Mr. George F. Will has written a column on Secretary Rumsfeld that is thoughtful, elegantly constructed, historically allusive -- and wrong. While not quite being willing to spit it out, he leads his readers -- and presumably his prime targeted reader, Mr. Rumsfeld himself -- to the precipice, with the pregnant implication that Mr. Rumsfeld should jump. Noble resignation is the theme of Mr. Will's column. At this moment, that is as bad advice as an honorable person can give a public official. Mr. Rumsfeld should keep his bottom firmly in his secretarial chair, not for his own sake but for the sake of his president and the national interest.
Mr. Will's abstract argument, in a nutshell, is that: 1) Americans should not flinch from the facts; 2) empire is about domination, and the act of dominating tends to corrupt; 3) there should be a penalty for failure in office, or such failures will proliferate; 4) our response to the prison scandal should be proportional to the transgression; 5) America needs an ethic of resignation from public office; and 6) no man is indispensable.
Numbers 1, 2 and 4, above, are right; No. 3 is sometimes the case, No. 6 is demonstrably wrong; and this is a damn fool time to propose No. 5.
For those of us who dabble in ideas, we are always in danger of falling into intellectual narcissism -- that is, we fall so in love with the gorgeousness of our idea that we fail to measure it against the brass tacks of reality. Mr. Will, ever the Tory intellectual, has fallen in love with the British and Continental tradition of honorable resignation from high office. I agree with him -- it is a useful and highly ethical tradition. But it is not an American tradition. And in his desire to see Donald Rumsfeld begin that tradition, he misjudges the political and policy consequences.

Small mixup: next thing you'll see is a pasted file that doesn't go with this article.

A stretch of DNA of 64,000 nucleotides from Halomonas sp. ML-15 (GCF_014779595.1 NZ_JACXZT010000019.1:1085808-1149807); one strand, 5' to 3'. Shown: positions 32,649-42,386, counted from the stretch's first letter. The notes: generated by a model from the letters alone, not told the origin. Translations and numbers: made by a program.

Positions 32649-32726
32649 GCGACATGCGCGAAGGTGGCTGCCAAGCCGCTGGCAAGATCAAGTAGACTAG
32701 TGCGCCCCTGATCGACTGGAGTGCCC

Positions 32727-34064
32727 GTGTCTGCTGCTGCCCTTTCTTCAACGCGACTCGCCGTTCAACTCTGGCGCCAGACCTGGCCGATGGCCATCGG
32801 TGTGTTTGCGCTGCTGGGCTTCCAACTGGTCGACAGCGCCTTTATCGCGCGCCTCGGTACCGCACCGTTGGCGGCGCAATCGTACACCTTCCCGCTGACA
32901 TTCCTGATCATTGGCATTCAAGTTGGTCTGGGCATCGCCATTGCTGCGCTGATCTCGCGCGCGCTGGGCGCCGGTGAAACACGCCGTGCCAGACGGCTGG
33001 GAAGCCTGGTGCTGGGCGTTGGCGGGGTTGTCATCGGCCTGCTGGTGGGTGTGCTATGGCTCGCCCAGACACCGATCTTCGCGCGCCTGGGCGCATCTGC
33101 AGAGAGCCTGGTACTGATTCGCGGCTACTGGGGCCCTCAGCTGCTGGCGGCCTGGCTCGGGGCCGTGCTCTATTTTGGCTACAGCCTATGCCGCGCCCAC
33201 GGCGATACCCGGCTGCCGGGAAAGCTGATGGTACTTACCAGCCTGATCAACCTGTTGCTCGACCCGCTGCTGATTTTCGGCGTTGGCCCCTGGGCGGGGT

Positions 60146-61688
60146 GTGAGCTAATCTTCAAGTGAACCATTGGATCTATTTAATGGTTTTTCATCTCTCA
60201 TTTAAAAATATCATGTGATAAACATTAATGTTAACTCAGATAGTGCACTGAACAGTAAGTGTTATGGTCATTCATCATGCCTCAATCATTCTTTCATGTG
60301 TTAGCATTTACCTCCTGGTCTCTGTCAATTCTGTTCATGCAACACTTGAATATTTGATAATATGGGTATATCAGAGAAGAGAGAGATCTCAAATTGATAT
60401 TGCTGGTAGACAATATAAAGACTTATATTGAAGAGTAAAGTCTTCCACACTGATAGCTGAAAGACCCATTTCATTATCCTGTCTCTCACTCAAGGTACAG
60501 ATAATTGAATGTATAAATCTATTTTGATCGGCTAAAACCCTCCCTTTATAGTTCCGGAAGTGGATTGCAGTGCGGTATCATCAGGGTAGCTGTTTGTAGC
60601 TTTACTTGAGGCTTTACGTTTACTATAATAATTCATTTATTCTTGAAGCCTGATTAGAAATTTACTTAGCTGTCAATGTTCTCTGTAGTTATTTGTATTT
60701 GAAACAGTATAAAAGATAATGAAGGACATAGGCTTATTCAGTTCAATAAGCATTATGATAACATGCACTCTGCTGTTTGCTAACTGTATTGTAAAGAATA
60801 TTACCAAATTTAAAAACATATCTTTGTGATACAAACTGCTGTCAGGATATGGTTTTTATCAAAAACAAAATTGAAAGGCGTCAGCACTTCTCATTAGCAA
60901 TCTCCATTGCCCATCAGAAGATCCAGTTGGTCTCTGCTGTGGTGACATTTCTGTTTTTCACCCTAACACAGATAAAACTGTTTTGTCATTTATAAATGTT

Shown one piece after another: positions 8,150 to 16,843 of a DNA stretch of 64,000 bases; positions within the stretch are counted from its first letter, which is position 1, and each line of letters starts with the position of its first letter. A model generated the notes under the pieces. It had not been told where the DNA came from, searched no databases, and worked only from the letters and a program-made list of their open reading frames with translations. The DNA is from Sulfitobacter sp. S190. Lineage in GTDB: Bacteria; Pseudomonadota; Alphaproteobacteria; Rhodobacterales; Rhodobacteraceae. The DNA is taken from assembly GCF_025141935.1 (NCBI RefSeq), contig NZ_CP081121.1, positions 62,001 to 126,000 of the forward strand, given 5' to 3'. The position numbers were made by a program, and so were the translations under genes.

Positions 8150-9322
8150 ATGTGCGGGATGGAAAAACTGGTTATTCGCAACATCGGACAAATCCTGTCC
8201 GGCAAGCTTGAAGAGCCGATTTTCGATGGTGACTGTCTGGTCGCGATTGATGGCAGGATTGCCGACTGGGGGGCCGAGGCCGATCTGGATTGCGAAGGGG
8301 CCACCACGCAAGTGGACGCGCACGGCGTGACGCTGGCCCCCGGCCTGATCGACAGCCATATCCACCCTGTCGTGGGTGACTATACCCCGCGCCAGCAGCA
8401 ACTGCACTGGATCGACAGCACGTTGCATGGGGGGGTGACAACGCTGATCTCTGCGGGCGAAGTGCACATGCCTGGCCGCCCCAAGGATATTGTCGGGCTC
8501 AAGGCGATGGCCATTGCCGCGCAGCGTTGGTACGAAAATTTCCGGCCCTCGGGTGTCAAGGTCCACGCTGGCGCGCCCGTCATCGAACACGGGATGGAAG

Mr. Will's column is an extended attempt to compliment Mr. Rumsfeld so profusely that he will resign for the sheer nobility of it all. First, Will asks the central question: Would Rumsfeld's resignation help or hinder our war on terror? While he doesn't answer the question, he purrs that: "This is not a simple call. But being experienced, (Rumsfeld) will know how to make the call. Being honorable, he will do so."
Next, Mr. Will tries to seduce him with the Macbeth option, which would give Mr. Rumsfeld the discrete pleasure of gaining elite approval: "Would discerning people say that nothing in (Rumsfeld's) public life became him like the leaving of it?"
Blankley, who had been suffering from stomach cancer, died Saturday night at Sibley Memorial Hospital in Washington, his wife, Lynda Davis, said Sunday.
In his long career as a political operative and pundit, his most visible role was as a spokesman for and adviser to Gingrich from 1990 to 1997. Gingrich became House Speaker when Republicans took control of the U.S. House of Representatives following the 1994 midterm elections.